Our Lady of the Snows. Saint Mary Major. Salus Populi Romani, “Salvation of the Roman people,” all point to the same solemnity in Rome celebrated August 5th. Yes, Our Lady of the Snows in August – in Rome!
The history of the basilica has its origins in the 4th century. A wealthy Roman Christian couple, Giovanni and his wife, wanted to offer their possessions to the Virgin Mary by dedicating a Church to her. In a dream one evening, between August 4-5 they couple dreamed the Virgin Mary would notify him where it was to be built.
They visited Pope Liberius to given an account of their intentions and the dream; the Pope had a similar dream. by the name of Giovanni and his The Virgin Mary appeared to Pope Liberius (342-346) and they went to the site indicated by the Virgin Mary: the Esquiline Hill. Upon arriving, the hill was covered in snow.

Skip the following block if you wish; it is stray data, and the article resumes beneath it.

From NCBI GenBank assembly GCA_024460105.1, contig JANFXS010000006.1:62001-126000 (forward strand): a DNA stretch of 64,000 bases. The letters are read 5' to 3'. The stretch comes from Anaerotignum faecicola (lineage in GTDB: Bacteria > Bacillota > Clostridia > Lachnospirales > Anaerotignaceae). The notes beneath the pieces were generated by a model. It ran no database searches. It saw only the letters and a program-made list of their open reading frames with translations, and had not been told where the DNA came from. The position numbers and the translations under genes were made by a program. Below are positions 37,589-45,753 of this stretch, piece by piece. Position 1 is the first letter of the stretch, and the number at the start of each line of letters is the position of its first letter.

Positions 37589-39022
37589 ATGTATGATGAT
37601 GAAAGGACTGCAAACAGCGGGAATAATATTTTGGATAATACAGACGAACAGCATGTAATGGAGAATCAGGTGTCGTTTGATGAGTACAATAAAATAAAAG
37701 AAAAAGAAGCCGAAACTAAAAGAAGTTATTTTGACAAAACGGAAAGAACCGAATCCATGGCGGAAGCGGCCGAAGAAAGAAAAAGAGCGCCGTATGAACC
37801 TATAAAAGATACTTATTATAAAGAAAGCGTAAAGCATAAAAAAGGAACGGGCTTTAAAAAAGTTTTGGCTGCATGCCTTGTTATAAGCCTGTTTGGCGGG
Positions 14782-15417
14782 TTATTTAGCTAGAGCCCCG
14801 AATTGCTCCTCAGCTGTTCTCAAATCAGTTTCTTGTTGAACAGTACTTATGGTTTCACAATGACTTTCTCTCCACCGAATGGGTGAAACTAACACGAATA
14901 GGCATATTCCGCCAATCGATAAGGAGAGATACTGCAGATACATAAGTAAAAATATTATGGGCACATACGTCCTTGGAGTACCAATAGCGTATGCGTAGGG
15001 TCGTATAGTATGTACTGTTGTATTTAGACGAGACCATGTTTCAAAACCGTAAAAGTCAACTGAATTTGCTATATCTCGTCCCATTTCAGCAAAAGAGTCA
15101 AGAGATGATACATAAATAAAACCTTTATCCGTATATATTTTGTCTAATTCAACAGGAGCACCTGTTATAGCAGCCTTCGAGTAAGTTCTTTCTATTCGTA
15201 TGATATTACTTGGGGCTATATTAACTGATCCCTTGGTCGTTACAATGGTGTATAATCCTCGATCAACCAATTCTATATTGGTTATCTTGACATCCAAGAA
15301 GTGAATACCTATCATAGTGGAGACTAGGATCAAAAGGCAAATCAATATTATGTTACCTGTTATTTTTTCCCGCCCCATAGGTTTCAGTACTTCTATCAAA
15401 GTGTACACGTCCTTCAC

And so, in the month of August snow on the Esquiline Hill; a sign from Mary. And so, the Church was dedicated to Saint Mary of the Snows, Sanctae Maria ad Nives. Planning and design of the basilica as the pilgrim experiences today was under the pontificate of Pope Sixtus III (432-440) – or even projected under Pope Celestine I (422-32). The basilica as early as the 4th century reflects the view of Rome as being the centre of the Christian world which can be traced to the presence and martyrdom of the early Apostles, Peter and Paul.
Fr. David Bellusci, O.P.
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